They have different laws for them. Wouldn't change a thing.
Weird law. Here in Wales if you leave it unlocked you might have a problem with your insurance but it’s still equally a crime.
I lived in San Jose, left my crap car's doors unlocked because there was nothing in it. Still, the thief just broke the passenger window (without trying the door?) , opened the glove compartment, saw there was nothing in there, and moved on.
So, not a crime I guess. Yay California. I don't live there anymore.
Talk about perverse incentives.
“It’s ridiculous that under current law you can have a video of someone bashing out a car window, but if you can’t prove that the door is locked you may not be able to get an auto burglary conviction"
So what? Surely you can still get a conviction for criminal damage (as it's called in the UK) or theft?
"In California a misdemeanor is defined as a crime for which the maximum sentence is no more than one year in county jail."
A year in jail is a serious punishment. Why can't these people be prosecuted?
At any given time, any given American can likely be prosecuted for a misdemeanor.
The question you are asking is, why are these people prosecuted only after every misdemeanor crime which is prosecuted, and additionally only after those misdemeanor crimes which counterfactually would be prosecuted before this one if more misdemeanor crimes were prosecuted?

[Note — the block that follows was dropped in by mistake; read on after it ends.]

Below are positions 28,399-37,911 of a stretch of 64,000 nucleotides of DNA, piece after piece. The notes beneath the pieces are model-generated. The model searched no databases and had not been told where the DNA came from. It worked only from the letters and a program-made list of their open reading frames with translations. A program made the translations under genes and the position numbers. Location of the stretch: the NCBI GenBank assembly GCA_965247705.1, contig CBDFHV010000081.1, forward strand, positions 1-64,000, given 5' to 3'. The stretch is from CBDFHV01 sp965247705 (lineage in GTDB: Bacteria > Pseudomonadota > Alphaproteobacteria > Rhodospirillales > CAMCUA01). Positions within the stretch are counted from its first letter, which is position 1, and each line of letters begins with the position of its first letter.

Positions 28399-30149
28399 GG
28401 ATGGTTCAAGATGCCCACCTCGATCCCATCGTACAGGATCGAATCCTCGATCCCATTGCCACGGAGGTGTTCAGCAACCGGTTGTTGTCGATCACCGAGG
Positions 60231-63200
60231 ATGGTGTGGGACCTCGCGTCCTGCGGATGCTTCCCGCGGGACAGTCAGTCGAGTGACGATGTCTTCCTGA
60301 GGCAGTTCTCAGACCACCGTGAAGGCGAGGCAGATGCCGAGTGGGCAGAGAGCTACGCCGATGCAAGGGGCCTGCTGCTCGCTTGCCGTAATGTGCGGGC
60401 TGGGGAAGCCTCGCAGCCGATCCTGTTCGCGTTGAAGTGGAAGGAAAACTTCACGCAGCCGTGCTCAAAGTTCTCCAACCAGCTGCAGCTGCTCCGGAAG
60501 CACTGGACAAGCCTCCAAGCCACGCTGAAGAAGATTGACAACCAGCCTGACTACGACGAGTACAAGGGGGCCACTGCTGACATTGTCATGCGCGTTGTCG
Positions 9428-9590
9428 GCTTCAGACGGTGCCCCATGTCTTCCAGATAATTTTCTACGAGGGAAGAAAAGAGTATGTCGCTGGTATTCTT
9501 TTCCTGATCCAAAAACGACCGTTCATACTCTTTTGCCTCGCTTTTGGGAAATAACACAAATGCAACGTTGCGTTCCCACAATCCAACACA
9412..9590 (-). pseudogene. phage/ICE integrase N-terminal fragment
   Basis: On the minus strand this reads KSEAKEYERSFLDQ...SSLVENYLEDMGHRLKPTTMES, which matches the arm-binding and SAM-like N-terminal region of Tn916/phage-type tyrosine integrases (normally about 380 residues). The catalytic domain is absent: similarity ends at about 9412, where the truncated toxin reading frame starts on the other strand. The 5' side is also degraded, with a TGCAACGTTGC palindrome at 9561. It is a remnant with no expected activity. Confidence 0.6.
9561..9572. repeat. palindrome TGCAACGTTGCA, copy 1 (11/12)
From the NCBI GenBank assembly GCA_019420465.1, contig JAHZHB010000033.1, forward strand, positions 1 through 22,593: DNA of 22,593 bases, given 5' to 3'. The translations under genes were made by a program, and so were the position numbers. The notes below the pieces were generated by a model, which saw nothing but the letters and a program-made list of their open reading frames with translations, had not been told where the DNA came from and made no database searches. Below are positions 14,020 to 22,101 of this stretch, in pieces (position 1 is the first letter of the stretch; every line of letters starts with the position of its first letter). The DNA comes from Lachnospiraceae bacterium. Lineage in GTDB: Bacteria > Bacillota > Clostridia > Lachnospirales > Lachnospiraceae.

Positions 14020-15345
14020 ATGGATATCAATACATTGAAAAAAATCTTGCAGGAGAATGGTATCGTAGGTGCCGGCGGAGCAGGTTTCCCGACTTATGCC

The answer is complex.
Leave nothing in your car and leave the doors unlocked.
Leaving the door unlocked is the rule I adopted after a break in 30 years ago when only one of my doors was locked, and of course that window was broken!
Besides being pretty funny, it gives you some perspective on the people who shoplift with no shame.
software companies were incentivized to go to SF many years ago by the mayor/tax breaks then, which seems kinda corrupt, or at least misrepresenting the will of the people: most SF residents don't want tech companies there in the first place.
Allowing rampant car theft is yet another way rich San Franciscans - who can afford both indoor parking and new windows a few times a year - keep the non millionaire rabble away from the city.
If things are actually the way some of you are describing them, it sounds like SF particularly is about to collapse completely. Yikes. I can't imagine living there, much less having kids there.
But now... I haven't been there in over 10 years but from what I'm hearing it sounds like a terrible place to visit, much less live. I really hope I'm wrong about that, or, at least they can turn things around. I'd like someday to take my kids there and show them the places I loved to visit.
It's all very sensationalist - all of it.
There are very small grains of truth (about needles and homeless and feces and car break-ins) that are spun out of all proportion.
As a resident of the SFBA and somebody that spends a fair amount of time in, and all over, the city, I can confirm all of it ... but at the same time, SF is quite nice overall and I repeatedly have complete, multi-day interactions in the city with zero dysfunction.
 I have been the victim of one car break-in, I have had run-ins with people using the tenderloin as a toilet, etc.
I will echo the poster you replied to you. The fact that you're celebrating that you've experienced more than a single day without seeing crime (in a 1st world country) sounds like madness to much of the rest of the world.